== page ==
Familiarity, information and musicological efficiency

Hawes, V. (2013) Familiarity, information and musicological efficiency. In: King, E. and Prior, H., eds. Music and Familiarity: Listening, Musicology and Performance. SEMPRE Studies in the Psychology of Music. Farnham: Ashgate. pp. 157-173 ISBN 9781409420750

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Musicology, as a discipline, is neither based wholly on scientific methods, nor on methods from the humanities. The conceptual space of the discipline is complex, incorporating many sub-disciplines, each with their own structures and methods. This complexity makes it difficult for a graduate student in musicology to become familiar with and to navigate sub-disciplines that can vary widely from those which the student is familiar with from their previous experience or supervisor’s influence. However, in becoming familiar with approaches from other sub-disciplines affords new perspectives on the student’s specialist topic and opportunities for interdisciplinary work.

All musicological outputs communicate some new knowledge or idea to a reader or listener. In the sciences, tools derived from an information-theoretical approach have been proposed for the exploration and evaluation of theories, concentrating on issues of communication and efficiency (Brillouin 1962, 1964; Goertzel 2004). Similarly, approaches from performance analysis critical theory and systematic musicology suggest an approach to the philosophy of musicology that addresses the fragmentation of musicology’s discourse using concepts of effective communication between scholars and musicians (Parncutt 2007b; Korsyn 2003; Cook 1999). Building on these points of view from very different sub-disciplines within musicology, approaches to assessing the efficiency of musicology, independent from its specific topic or eventual purpose, are discussed.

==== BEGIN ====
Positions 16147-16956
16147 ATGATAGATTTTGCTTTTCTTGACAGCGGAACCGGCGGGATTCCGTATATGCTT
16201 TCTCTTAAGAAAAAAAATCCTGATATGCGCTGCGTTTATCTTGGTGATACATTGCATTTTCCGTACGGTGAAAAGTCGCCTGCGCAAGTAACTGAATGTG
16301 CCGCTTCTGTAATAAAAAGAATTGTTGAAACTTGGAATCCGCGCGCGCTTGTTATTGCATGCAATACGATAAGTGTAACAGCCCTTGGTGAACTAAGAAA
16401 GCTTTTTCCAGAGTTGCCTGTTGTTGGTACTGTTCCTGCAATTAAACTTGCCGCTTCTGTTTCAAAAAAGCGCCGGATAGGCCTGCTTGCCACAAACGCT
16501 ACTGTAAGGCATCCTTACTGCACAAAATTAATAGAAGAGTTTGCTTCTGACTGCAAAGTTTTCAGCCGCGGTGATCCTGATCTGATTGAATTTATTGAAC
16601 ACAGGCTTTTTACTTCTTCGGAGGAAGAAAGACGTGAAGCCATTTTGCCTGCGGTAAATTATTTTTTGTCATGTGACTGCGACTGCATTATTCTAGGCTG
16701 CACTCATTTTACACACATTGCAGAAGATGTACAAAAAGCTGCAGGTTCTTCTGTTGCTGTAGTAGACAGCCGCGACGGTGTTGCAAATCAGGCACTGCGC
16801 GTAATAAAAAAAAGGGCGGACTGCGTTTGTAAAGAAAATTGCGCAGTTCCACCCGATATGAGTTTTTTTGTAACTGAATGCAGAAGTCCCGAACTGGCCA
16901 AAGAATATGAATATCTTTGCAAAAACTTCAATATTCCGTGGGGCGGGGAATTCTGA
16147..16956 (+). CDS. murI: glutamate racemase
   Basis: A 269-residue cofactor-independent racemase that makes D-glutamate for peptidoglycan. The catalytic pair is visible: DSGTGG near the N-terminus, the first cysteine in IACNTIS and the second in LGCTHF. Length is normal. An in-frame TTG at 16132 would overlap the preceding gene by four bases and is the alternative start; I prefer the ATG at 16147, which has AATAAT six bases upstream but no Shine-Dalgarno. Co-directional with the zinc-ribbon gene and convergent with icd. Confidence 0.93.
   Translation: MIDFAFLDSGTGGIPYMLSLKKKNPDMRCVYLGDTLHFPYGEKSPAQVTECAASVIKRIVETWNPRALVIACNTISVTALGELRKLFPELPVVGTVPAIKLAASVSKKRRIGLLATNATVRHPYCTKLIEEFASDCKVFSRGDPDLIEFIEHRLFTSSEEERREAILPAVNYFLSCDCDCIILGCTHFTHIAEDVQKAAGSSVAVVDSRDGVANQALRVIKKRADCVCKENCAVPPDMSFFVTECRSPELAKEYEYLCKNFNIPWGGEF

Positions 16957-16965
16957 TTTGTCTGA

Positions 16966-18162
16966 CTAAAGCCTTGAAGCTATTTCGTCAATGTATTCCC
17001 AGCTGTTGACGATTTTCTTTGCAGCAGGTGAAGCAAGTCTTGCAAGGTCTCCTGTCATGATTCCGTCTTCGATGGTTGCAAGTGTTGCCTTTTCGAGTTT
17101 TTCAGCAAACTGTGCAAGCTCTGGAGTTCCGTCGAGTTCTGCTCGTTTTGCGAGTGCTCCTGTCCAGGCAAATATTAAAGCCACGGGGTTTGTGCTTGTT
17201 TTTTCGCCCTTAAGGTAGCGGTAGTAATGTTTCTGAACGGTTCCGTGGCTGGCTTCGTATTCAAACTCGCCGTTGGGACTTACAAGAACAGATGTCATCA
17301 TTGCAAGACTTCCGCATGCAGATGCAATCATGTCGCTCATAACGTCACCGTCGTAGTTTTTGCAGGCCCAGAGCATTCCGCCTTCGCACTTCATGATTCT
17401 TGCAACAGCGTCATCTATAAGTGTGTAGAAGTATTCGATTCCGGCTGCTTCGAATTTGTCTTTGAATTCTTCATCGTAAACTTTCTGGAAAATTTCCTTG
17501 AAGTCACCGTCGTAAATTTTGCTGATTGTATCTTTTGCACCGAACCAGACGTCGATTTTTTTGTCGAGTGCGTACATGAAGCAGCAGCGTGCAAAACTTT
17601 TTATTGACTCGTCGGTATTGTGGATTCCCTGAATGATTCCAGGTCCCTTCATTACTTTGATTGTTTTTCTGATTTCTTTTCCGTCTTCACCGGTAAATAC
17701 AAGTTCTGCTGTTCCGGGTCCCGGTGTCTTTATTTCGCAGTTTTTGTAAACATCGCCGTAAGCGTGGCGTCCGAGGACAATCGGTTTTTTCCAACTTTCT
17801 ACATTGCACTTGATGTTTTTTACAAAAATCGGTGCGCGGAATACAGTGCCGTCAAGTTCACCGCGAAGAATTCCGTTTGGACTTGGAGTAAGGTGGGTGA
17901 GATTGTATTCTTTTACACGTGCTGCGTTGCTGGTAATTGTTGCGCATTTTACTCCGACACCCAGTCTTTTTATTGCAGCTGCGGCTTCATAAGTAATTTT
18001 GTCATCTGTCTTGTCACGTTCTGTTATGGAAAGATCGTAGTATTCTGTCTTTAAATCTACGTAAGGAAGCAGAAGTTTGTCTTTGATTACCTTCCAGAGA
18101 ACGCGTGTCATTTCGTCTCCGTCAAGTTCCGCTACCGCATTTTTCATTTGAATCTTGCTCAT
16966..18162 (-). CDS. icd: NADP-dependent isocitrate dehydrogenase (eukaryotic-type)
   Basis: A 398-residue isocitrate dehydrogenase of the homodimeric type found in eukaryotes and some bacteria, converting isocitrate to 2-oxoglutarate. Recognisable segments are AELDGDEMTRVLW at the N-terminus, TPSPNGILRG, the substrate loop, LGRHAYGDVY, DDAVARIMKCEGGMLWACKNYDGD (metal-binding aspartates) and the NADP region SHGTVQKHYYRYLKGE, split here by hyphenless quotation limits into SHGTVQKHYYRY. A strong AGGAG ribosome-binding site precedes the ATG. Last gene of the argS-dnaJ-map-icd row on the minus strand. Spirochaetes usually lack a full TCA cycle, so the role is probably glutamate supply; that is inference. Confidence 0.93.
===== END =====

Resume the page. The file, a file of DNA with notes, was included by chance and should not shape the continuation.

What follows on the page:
Three questions are proposed here as the starting point for an examination of musicology with regards to efficient communication: questions about scope, predictive accuracy, and simplicity. The interaction between perceived ‘familiar’ and ‘unfamiliar’ elements are then used in examples from computational analysis (Temperley 2009), ethnomusicology (Browner 2000) and popular music studies (Björnberg 1994) to explore the three questions and to examine issues of communication within those three example outputs. This chapter proposes the use of this kind of thinking for a systematic approach to the study of musicology as a discipline, with the purpose of providing people with tools to help them negotiate their way through musicology and developing a systematic approach to a philosophy of musicology.

Item Type: Book Section
Subjects: M Music and Books on Music > M Music
M Music and Books on Music > ML Literature on music > ML3797 Musical research
Divisions: Faculty of Arts and Humanities > School of Music and Performing Arts
Related URLs:
Depositing User: Dr Vanessa Hawes
Date Deposited: 12 Apr 2016 11:53
Last Modified: 12 Apr 2016 11:53
URI: https://create.canterbury.ac.uk/id/eprint/14424

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Last edited: 29/06/2016 12:23:00